In November the Academy’s foreign language film committee will select six submissions for a shortlist; then the committee’s executive committee will add three more submissions, addressing any glaring oversights, and the full shortlist of nine films will be made public. Then two committees — one on each coast — will view the nine films and vote to determine which five will be nominated for the best foreign language film Oscar.

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Tuesday, September 23, 2014

Sony Classics’ Michael Barker, Tom Bernard Inducted Into French Legion of Honor


By Scott Feinberg
The Hollywood Reporter

Just hours after France named Saint Laurent as its submission for consideration in this season’s best foreign-language film Oscar race, Michael Barker and Tom Bernard, whose Sony Pictures Classics will distribute that film in the U.S., were presented with France’s highest military and civilian honor, the insignia of Chevalier of the Legion of Honor, at a ceremony at the French Consulate in New York.

Saint Laurent is only the latest in a group of of roughly 90 French films distributed in the U.S. by Barker and Bernard’s various ventures over the past 30-plus years — at United Artists (1980-1983), Orion Classics (1983-1991) and Sony Classics (1992-) — and, come January, could join many of them in the elite club of Oscar nominees.

Before presenting Barker and Bernard with their medals, French Foreign Minister Laurent Fabius praised the duo for their “unique place in the realm of French cinema, distributing the largest number of French films in America and Europe.” He added, “Without your dedication and passion, French cinema would not have reached the American audiences that it has.”

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Monday, September 22, 2014

Top Trailers Available for Potential Oscar Contenders


By Anjelica Oswald
Managing Editor

Offering us glimpses into new worlds and stories, movie trailers have just a few minutes to show the premise of a film and what viewers can expect to see. Teasers are often a minute or less. These minutes have the potential to create or destroy excitement surrounding a film. Potential Oscar contenders, such as Paul Thomas Anderson’s Inherent Vice, still haven’t released trailers to the public. As of right now, the only glimpse of Anderson’s anticipated film is in a minute long preview for the 52nd New York Film Festival. Many of the projected contenders have released their trailers or teasers, though. Here are some of the best trailers/teasers available:

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Monday, September 22, 2014

Can ‘True Detective’ Star Michelle Monaghan Land an Oscar Nom for ‘Fort Bliss’?


By Scott Feinberg
The Hollywood Reporter

Michelle Monaghan, one of the most underappreciated actresses working today, has starred in two films — both tiny indies — in which she portrays a character employed in a stereotypically masculine job who is struggling to juggle her work responsibilities with the stereotypically feminine responsibility of raising a young child.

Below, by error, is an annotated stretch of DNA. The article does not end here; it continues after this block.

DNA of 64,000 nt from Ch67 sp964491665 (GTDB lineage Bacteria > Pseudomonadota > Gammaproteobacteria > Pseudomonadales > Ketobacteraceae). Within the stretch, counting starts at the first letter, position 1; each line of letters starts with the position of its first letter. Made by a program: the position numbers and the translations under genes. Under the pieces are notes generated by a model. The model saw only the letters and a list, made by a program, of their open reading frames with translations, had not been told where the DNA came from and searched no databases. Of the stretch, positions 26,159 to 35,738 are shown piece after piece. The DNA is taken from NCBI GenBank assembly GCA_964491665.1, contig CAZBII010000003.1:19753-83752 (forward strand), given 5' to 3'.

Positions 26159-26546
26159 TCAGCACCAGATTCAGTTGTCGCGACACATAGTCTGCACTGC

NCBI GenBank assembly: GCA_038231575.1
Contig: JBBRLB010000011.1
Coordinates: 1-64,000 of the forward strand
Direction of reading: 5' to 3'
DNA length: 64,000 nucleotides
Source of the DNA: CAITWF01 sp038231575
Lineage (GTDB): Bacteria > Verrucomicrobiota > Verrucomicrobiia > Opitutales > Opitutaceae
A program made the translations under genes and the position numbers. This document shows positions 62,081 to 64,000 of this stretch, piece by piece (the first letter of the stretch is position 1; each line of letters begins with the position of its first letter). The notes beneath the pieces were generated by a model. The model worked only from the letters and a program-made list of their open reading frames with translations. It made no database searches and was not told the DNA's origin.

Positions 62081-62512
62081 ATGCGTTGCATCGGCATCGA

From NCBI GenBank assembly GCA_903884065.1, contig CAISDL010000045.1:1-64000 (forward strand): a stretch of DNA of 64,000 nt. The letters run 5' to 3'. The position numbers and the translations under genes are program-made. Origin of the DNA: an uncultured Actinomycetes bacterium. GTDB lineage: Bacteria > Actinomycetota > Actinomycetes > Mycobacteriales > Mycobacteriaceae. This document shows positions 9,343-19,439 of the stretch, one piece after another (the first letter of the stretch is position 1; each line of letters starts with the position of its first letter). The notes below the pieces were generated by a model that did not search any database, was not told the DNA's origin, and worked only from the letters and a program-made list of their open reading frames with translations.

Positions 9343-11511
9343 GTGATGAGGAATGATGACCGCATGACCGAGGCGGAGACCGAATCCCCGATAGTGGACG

The first, which came out six years ago, was James Mottern‘s Trucker, and she deserved a best actress Oscar nomination for her work. (Don’t take my word for it; the late Roger Ebert wrote at the time, “Her performance clearly deserves an Oscar nomination.”) Unfortunately, though, despite the best efforts of the film’s tiny distributor, Monterey Media, the film never quite made it onto the radar of the Academy’s acting branch.

The second, which was released in New York over the weekend, is Claudia MyersFort Bliss, in which Monaghan is equally good — and which even includes a little Truckerhomage. It is my hope, as an admirer of Monaghan and someone who recognizes how wide open this year’s best actress Oscar category is, that history will not repeat itself. (Disconcertingly, though, this film’s distributor, Phase 4 Films, was recently acquired by eOne, which may be more focused on VOD prospects than awards campaigning; it recently sold away the U.S. distribution rights to Cannes prize-winner Maps to the Stars, which it had co-financed.)

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Monday, September 22, 2014

FEINBERG FORECAST: The Race Takes Shape a Week Ahead of the New York Film Festival


By Scott Feinberg
The Hollywood Reporter

Every week through the 87th Oscars on Feb. 22, 2015, The Hollywood Reporter‘s lead awards analyst Scott Feinberg will post an updated “Feinberg Forecast,” wherein he presents a summary of major developments since the last update that helped to shape his current opinions and then lists his revised projections. For more about Feinberg and how he arrives at his projections, scroll to the bottom of this post.

Factoring into this week’s Feinberg Forecast (to which the best cinematography, best film editing, best makeup and hairstyling, best original score and best production design categories have been added)…